Sen. Mona Das, D-Kent, and Rep. Jared Mead, D-Mill Creek, are sponsoring Senate Bill 6645 and House Bill 2722 to establish minimum post-consumer recycled content requirements and require record-keeping of recycled plastic by beverage manufacturers.
The legislation is part of a larger effort to promote plastic recycling and is one of a slate of environmental protection policies that both members are sponsoring or cosponsoring in Olympia, according to a Washington State Senate Democrats news release.
“The time to start changing the unsustainable way we live on this planet was yesterday,” Das said. “I’m working to ban single-use plastic, ban Styrofoam, limit state greenhouse gas emissions and promote recycling rather than production of plastic, because we need to go at environmental sustainability from all sides. We don’t have time for baby steps.”
“We are facing a crisis right now, because material that we used to send overseas to get recycled now has nowhere to go other than the landfill,” Mead said. “That’s bad for the environment and bad for our state. And it’s why I’m supporting a number of reforms to change how we handle recycling—including using the power of the free market to achieve the goal of protecting our environment. We owe it to our future generations.”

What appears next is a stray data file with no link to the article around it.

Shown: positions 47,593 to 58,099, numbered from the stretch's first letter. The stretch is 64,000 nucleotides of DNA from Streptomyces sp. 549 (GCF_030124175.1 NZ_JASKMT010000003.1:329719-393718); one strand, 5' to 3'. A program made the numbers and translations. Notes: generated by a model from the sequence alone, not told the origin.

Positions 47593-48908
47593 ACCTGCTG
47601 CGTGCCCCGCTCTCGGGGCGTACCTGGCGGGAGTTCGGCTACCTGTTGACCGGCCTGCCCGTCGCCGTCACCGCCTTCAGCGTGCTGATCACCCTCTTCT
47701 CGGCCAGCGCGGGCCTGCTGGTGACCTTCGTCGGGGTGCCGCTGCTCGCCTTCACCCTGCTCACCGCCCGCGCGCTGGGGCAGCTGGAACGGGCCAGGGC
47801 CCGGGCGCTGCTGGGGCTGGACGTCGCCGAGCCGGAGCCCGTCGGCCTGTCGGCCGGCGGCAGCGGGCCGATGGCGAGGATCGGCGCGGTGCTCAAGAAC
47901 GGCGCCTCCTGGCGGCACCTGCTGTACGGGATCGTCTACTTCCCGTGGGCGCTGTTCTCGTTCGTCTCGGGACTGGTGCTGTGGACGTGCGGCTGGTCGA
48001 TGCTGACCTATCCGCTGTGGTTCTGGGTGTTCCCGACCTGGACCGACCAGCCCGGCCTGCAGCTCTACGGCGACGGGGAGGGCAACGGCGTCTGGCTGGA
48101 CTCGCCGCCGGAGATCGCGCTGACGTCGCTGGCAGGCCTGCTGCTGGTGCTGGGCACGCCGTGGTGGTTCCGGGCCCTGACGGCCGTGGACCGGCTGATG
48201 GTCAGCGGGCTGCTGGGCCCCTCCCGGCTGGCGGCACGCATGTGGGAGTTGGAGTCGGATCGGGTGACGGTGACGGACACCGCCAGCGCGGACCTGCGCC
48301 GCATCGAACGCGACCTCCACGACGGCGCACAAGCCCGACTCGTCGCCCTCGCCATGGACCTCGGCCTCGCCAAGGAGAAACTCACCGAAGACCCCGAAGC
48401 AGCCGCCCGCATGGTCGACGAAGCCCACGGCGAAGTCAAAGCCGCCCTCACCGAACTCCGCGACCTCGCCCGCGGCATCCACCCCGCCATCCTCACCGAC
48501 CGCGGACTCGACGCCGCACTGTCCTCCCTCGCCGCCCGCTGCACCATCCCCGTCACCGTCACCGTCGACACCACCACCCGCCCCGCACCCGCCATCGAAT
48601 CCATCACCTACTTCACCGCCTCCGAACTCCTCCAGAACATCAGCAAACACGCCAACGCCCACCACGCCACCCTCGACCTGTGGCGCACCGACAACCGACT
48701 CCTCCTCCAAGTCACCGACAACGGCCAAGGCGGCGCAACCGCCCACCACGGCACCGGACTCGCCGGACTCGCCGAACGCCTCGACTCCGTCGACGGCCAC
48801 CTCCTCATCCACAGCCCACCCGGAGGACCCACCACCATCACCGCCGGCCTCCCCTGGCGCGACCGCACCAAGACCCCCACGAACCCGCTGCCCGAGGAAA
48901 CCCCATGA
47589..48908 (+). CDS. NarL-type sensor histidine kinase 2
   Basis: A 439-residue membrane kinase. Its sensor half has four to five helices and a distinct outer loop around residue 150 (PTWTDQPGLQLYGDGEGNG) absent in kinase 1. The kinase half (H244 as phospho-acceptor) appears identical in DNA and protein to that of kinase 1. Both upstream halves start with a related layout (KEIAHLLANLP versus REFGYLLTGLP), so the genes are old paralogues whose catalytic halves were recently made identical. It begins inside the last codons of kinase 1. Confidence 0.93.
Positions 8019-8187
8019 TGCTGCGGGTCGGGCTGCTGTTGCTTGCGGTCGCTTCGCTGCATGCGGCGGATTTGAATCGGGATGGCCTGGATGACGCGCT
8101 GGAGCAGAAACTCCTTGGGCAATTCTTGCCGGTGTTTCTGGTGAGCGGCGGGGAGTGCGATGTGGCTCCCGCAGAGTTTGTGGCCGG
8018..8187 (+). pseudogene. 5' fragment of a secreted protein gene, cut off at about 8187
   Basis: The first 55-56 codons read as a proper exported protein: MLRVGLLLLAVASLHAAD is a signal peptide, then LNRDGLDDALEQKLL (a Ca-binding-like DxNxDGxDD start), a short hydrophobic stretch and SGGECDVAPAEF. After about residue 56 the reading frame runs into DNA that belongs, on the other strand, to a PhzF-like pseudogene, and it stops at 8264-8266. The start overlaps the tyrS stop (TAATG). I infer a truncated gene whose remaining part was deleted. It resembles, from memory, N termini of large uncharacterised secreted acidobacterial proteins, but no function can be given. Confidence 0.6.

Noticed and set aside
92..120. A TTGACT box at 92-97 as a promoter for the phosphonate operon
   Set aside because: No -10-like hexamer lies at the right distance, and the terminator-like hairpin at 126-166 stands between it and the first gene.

In addition to the minimum recycled content bills, environmental protection legislation that Das and Mead have signed on to includes:
• SB 6622, establishing a statewide solar panel end-of-life program.
• SB 6213, issuing a statewide ban of certain Styrofoam products. The companion is HB 2429.
• SB 5323, reducing pollution from plastic bags by establishing minimum state standards for the use of bags at retail establishments. The companion is HB 1205.
• HB 2496, providing for responsible environmental management of batteries.
• HB 1543, concerning sustainable recycling, passed last year. The companion was SB 5545.
Several legislators in both the House and Senate have turned their attention to environmental protection policy in the 60-day session of 2020. Building upon the work done in the past two years to make Washington a 100 percent clean-energy state by 2045, to advance orca recovery and to phase in energy-efficient buildings, legislators in both chambers are pursuing ambitious legislation alongside stakeholders from different industries, environmental advocacy groups and agencies.
“I’m proud of the work we’ve put in with stakeholders from every corner of the environmental policy world to craft bills that will have a measurable, positive impact on Washingtonians,” Das said. “We’re making our state cleaner and greener not just for our kids and grandkids, but for people seeing the harmful effects of climate change and pollution today, right now.”